A survey of British MPs suggests there is overwhelming support for government plans to enact marriage equality.
It shows opinion running 4-1 in favour of the Government’s proposal to bring in same-sex civil marriage. Despite vocal opposition from many Conservatives, it found the number of Tory MPs who have declared support for the plan (63) outnumber those against it (44).
The rolling survey is being compiled by the Coalition for Equal Marriage, which is lobbying for the change. It is based on public comments by MPs, petitions they have signed in favour and against gay marriage and letters written to constituents who asked them for their view. Tory opponents of same-sex marriage claim their numbers will grow after Downing Street made clear that David Cameron will allow a free vote when it goes before the Commons. But the survey suggests strong support among Labour and Liberal Democrat MPs will ensure the move is approved.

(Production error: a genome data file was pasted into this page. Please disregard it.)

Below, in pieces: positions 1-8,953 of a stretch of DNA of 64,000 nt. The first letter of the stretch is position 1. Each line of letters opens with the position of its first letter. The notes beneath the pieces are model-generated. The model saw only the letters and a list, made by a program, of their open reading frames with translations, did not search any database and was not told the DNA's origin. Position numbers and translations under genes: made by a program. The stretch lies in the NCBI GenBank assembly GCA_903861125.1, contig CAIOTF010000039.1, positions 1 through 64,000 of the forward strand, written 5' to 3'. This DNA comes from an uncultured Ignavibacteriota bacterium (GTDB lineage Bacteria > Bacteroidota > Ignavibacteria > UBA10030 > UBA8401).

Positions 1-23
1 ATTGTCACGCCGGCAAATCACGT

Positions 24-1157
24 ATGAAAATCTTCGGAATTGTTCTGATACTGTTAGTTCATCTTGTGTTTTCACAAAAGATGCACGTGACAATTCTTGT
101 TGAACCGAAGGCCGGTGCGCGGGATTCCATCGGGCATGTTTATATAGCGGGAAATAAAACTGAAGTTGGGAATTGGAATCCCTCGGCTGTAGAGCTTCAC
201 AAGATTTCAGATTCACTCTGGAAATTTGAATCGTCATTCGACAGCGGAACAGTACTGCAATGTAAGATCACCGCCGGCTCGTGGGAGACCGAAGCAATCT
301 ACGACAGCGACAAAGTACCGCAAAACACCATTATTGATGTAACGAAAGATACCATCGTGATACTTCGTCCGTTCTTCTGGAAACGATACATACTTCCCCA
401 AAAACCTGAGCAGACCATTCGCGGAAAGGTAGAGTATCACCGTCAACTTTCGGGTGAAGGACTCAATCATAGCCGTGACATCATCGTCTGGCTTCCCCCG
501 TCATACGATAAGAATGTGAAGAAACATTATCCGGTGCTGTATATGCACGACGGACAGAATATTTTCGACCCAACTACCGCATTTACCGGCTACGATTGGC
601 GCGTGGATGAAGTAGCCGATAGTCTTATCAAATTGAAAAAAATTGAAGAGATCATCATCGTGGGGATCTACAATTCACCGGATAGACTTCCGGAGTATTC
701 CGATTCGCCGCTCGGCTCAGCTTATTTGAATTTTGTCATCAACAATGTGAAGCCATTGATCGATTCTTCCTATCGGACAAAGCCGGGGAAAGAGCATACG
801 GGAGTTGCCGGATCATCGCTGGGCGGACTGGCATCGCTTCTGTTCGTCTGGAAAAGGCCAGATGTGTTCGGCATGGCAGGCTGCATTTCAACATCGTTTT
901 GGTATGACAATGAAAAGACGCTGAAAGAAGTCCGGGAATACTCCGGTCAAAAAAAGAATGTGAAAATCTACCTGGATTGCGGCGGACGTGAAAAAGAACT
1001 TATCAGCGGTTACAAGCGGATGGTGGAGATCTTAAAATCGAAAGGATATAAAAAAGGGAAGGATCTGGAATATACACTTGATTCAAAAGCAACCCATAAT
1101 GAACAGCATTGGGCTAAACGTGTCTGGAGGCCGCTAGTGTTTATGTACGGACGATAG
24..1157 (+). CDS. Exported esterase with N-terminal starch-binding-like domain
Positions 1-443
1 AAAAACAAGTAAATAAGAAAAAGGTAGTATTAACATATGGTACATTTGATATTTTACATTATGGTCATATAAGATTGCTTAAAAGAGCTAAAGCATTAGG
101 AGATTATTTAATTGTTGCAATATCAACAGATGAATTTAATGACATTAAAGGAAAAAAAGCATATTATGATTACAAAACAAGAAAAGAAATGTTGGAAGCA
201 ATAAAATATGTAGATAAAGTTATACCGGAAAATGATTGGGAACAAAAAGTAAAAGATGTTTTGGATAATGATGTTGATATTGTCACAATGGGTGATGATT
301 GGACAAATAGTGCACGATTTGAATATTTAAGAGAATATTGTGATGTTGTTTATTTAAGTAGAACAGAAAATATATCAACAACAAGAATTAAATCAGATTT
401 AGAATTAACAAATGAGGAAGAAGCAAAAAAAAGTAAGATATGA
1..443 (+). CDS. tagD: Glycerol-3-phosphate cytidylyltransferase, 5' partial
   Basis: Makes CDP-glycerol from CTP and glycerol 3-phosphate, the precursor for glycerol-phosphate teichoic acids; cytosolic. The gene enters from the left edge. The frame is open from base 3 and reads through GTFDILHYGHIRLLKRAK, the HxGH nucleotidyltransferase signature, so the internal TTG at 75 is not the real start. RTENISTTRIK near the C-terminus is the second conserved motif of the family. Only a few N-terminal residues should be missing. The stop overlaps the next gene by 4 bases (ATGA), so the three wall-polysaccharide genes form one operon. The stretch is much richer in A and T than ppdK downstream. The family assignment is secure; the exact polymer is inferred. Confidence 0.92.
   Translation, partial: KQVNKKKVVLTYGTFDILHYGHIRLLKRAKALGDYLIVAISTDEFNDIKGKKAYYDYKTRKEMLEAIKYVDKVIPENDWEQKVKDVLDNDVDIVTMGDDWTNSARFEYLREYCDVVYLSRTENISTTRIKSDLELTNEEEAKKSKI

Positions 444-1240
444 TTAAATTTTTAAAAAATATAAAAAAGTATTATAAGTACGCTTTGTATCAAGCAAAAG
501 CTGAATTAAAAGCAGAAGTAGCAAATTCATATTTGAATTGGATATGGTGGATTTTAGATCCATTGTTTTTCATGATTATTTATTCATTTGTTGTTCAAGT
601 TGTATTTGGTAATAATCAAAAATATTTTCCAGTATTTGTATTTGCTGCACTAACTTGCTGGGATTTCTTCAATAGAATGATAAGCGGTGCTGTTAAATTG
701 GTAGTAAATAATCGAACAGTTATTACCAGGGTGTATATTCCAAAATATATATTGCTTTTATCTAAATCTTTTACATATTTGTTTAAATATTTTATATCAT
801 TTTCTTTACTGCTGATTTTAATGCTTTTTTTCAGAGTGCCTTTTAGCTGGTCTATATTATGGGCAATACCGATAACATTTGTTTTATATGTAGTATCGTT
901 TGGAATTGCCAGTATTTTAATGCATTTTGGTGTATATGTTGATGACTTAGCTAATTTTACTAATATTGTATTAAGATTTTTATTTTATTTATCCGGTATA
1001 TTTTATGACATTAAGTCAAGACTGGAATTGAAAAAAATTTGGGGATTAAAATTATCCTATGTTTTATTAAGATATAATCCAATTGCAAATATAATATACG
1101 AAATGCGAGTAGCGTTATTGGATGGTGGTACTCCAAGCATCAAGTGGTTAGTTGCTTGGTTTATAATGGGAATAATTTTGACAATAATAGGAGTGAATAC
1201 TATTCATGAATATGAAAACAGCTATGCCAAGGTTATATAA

The running total shows 233 MPs have come out in favour of gay marriage and 56 against, with 15 undecided and the views of the remaining 346 MPs not known. So far, 133 Labour MPs back the change, while five oppose it. Some 33 Liberal Democrats endorse it and none has yet come out against it.
This comes shortly after the release of a YouGov poll that found some 71% of Britons favor marriage equality. The legislation would not in fact allow for church marriages, but a majority in the poll also responded in favor of allowing churches to preside over same-sex weddings if they wished to do so.
Unfortunately, this news also coincides with the Church of England issuing a statement reiterating its opposition to marriage equality plans and declaring that the issue will mark the unpicking of religion from the State. It also warns that the Church will be vulnerable to the European Court of Human Rights forcing it to officiate same-sex weddings. Legal commentators have noted this is likely not true, pointing out that the ECHR has given great deference to religious exemptions on the marriage equality question but admitting there is a reasonable chance the court might rule that pro-LGBT churches should be allowed the right to preside over same-sex weddings if they so choose.
The British consultation on marriage equality ends this week.
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